The survival horror genre has transformed in recent years from a shamefully ignored chapter of the past to a now borderline overpopulated mess. I love horror games, and probably shouldn’t be complaining, but it gets harder to sift through the garbage to find something that’s worth my hard-earned coin. This issue is particularly isolated on Steam, where indie developers are queuing up with enthusiasm to push the next “scariest game ever” into our faces. Plucked from this escalating slew, we have Wick, a relentless experience that’s more of an endurance test than a fright fest.
Developed by Hellbent Games, it’s essentially a mishmash of all the popular scary movies you’ve seen and games you’ve played; its set in a spooky forest like Slender Man, comprises of in-game hourly intervals like Five Nights at Freddies and your juvenile enemies are strongly reminiscent of the baddies in Children of the Corn and Strangers. It sounds haphazard when described like that, but it sometimes has its own feel, which is important for a horror game.
There’s a brief dialogue intro depicting your teenage “friends” taking you to a creepy forest where the ghosts of several homicidal children are rumoured to roam. They give you a candle, a half-dozen matches and a few words of encouragement before ditching you like the utter jerks that they are. Probably off to drink tonic wine down the park or something, but in any case, you’re left on your own at midnight and have to survive until 6AM. There’s a checkpoint every hour, and the intensity of attacks from varying foes increases as the night wears on.
Your light won’t last very long, so you’ll spend practically all your time endlessly roaming the dull and uninteresting forest looking for more candles until the hourly checkpoint. The game seems to register an hour as lasting approximately ten minutes in real-time. It doesn’t sound that long, but once you get a taste of the enemies you need to face, it feels like an eternity. In the first hour beginning at midnight, you’ll get chased by a demented school boy with a freaky mask. He’s simple to avoid for the most part, but the trick (which applies to subsequent children as well) is to avoid the temptation of running all the time when searching for candles. If you do, you’ll be out of puff when you’re inevitably ambushed by one of the little blighter’s.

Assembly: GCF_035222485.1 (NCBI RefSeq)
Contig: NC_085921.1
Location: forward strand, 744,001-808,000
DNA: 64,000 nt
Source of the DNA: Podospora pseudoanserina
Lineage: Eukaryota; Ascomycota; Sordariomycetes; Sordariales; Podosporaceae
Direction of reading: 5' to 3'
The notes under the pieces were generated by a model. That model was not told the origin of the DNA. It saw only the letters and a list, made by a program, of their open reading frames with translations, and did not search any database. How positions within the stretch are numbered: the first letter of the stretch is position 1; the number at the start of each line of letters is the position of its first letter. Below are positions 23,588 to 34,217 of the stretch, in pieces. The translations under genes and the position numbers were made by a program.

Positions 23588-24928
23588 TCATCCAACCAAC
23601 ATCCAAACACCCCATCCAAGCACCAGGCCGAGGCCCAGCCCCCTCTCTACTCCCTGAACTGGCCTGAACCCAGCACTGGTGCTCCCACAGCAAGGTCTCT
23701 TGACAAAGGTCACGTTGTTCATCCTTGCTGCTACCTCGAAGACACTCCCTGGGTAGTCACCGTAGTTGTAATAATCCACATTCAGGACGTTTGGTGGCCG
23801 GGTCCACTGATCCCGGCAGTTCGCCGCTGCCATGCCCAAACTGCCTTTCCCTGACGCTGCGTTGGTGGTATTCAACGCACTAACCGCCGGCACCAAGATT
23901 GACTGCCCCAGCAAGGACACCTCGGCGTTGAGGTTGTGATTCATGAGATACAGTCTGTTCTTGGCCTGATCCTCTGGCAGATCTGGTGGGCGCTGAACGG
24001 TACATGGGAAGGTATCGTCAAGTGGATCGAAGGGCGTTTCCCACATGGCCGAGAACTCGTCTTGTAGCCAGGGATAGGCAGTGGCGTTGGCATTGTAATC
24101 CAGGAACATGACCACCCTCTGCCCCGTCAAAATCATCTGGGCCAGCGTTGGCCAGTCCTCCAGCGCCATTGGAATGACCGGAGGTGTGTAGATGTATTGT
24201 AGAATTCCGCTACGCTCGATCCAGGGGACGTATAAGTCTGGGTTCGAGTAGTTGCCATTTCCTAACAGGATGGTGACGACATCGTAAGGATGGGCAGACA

A new child with different abilities is introduced after each hour, so you have to adopt different techniques to avoid getting killed. Some enemies, like the school boy and the bunny girl, can be avoided simply by running in the opposite direction. Other enemies require you not to make eye contact, similar to Slender Man, and another hulking brute will pound you to a pulp if you disturb his peaceful slumber with your candlelight. Individually, you’ll get to learn their strengths and weaknesses and eventually deal with them no problem. It’s when all the enemy types are bunched together in the later hours that you need to get your game on though. It’s a real patience tester at its core, but even the most cautious of players will find themselves murdered after one mistake and, infuriatingly, thrown back to the main menu to start it all over again.
The main issue with Wick is how it forces you through each hour without a moment’s respite. You need to keep moving, even if you don’t need a candle, because the demonic children are always stalking you. This is probably what the developers intended in order to keep the player on their toes but, when you break it down, it’s just no fun. There’s literally no time to stop and take in what the games throwing at you, which is a shame because there’s some great sound effects and decent character design that basically keeps the whole atmosphere clinging together. There is, however, an overabundance of jump scares which, in my opinion, do not constitute a modern survival horror game. If releases from the last few years have taught us anything, it’s that many a jump scare does not a horror make.
Already popping up on lets plays all-over YouTube, Wick seems already doomed to be a mere plaything for obnoxious commentators who like to film themselves getting frightened by a videogame. I’d like to think that it deserves better, but unfortunately there’s nothing here that truly engages the player on any significant level. It’s grasping for an identity that it sometimes reaches thanks to the original music and sound effects, but is ultimately torn from its goal by uninspired visuals, tedious gameplay and a stubborn reliance on the roots of horror clichés.
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